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Eurasian dotterel

Charadrius morinellus

Photo: Eurasian dotterel
Animal description
The Eurasian dotterel (Charadrius morinellus) is a fascinating and somewhat elusive bird species belonging to the plover family, Charadriidae. Renowned for its distinctive plumage and intriguing behaviors, this bird is a captivating subject for birdwatchers and ornithologists alike. The Eurasian dotterel inhabits the mountainous and tundra regions across Eurasia, embarking on remarkable migratory journeys that showcase its adaptability and resilience.

Physical Description:
The Eurasian dotterel is a medium-sized plover, measuring approximately 20-22 cm in length, with a wingspan ranging from 57 to 64 cm. It has a relatively compact body, short legs, and a short, straight bill. The species exhibits a unique reversed sexual dimorphism, a characteristic not commonly observed in birds, where the females are more brightly colored than the males. During the breeding season, females flaunt a striking plumage with a chestnut breast band, bordered by white and black lines. Their upperparts are predominantly grey with brownish tones, blending seamlessly into the tundra landscape. Males, while still attractive, have more subdued coloration, primarily designed for camouflage while they undertake the primary role of incubating eggs and caring for the young. Juveniles resemble the adult males but with a more mottled appearance.

Habitat and Distribution:
Eurasian dotterels inhabit open, often barren landscapes, including alpine meadows, tundra, and heathlands. They show a preference for areas with sparse vegetation, which aids in their foraging. During the breeding season, they are found in the high Arctic regions of Europe and Asia, from Scandinavia across to Siberia. With the approach of winter, they migrate to more temperate zones, spending the non-breeding season in North Africa, the Middle East, and parts of Asia, where they can be found in similar open habitats, including semi-deserts and grasslands.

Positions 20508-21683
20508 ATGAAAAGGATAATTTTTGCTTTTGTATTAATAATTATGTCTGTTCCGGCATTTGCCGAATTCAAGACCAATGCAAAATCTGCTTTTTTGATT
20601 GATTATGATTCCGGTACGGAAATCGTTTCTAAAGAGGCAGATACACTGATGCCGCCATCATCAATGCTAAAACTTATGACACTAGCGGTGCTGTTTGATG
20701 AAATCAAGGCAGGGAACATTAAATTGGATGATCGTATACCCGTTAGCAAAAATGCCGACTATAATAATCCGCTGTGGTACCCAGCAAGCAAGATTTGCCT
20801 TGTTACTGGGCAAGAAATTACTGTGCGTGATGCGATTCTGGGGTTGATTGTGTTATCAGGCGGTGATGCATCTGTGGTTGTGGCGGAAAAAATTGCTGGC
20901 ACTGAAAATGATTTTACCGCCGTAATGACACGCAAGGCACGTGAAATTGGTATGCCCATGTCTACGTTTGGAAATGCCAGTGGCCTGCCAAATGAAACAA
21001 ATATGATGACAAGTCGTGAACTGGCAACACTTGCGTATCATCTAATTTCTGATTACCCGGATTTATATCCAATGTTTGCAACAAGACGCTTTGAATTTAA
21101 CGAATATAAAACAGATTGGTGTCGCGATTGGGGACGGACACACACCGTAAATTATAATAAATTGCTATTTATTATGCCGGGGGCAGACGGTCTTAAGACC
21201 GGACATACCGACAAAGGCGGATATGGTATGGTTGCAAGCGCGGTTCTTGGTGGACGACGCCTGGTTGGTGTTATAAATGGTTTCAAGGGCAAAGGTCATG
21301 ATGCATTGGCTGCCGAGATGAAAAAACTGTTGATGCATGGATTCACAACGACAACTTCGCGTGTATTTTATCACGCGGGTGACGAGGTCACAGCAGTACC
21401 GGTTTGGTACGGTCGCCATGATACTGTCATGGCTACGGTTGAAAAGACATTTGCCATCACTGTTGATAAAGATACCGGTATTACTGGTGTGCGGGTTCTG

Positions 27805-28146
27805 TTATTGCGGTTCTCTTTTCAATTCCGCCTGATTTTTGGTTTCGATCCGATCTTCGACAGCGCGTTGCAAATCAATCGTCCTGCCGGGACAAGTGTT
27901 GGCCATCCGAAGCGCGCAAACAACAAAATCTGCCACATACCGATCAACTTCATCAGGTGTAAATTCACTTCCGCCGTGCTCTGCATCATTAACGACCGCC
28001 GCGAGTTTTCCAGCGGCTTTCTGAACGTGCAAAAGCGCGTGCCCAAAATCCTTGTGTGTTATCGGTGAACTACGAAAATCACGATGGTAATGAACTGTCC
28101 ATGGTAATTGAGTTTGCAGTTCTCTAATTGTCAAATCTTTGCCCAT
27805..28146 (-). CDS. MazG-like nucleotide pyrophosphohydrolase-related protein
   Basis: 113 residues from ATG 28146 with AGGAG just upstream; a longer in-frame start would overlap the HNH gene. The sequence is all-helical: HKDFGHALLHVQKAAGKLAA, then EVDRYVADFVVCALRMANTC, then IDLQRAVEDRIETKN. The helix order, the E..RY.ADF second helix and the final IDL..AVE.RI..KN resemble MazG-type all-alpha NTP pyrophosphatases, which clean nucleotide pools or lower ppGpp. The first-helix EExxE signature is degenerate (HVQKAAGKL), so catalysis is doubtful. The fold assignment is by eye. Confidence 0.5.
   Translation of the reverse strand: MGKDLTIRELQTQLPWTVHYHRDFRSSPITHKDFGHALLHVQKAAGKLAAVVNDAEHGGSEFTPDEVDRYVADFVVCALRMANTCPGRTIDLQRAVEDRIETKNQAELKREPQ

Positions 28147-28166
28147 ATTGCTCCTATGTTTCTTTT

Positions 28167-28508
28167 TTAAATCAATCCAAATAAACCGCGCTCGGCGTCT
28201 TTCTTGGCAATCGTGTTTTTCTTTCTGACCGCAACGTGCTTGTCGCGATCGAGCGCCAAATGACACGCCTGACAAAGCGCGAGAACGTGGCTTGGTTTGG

Behavior and Diet:
Eurasian dotterels are primarily ground foragers, with a diet that consists of insects, larvae, small invertebrates, and occasionally seeds. They employ a run-and-pause technique to hunt, a common method among plovers, where they sprint across the ground before stopping abruptly to snatch prey. This bird is known for its social nature, especially outside the breeding season when they form flocks that can number in the dozens. During migration and wintering, these flocks provide safety in numbers from predators.

Breeding and Reproduction:
The breeding season begins as the snow melts in their high-altitude habitats, typically from late May through July. The Eurasian dotterel’s breeding behavior is particularly noteworthy due to its role reversal; the more vividly colored females compete for the attention of males, who are responsible for nest building, incubation, and chick-rearing. Nests are simple scrapes on the ground, often lined with bits of vegetation. A typical clutch consists of 2-3 eggs, which the male incubates for about 21-28 days. The chicks are precocial, leaving the nest shortly after hatching, though they remain under the father's care until they are capable of flight.

Conservation Status:
The Eurasian dotterel is currently classified as Least Concern by the International Union for Conservation of Nature (IUCN), indicating that it does not face any immediate threat of extinction. However, like many migratory species, it is vulnerable to habitat degradation, climate change, and human disturbances, which could impact its populations in the future. Conservation efforts focused on protecting its breeding, migratory, and wintering habitats are essential to ensure the continued survival of this unique and intriguing bird species.
Map of occurrence
Photo: Eurasian dotterel - occurrence
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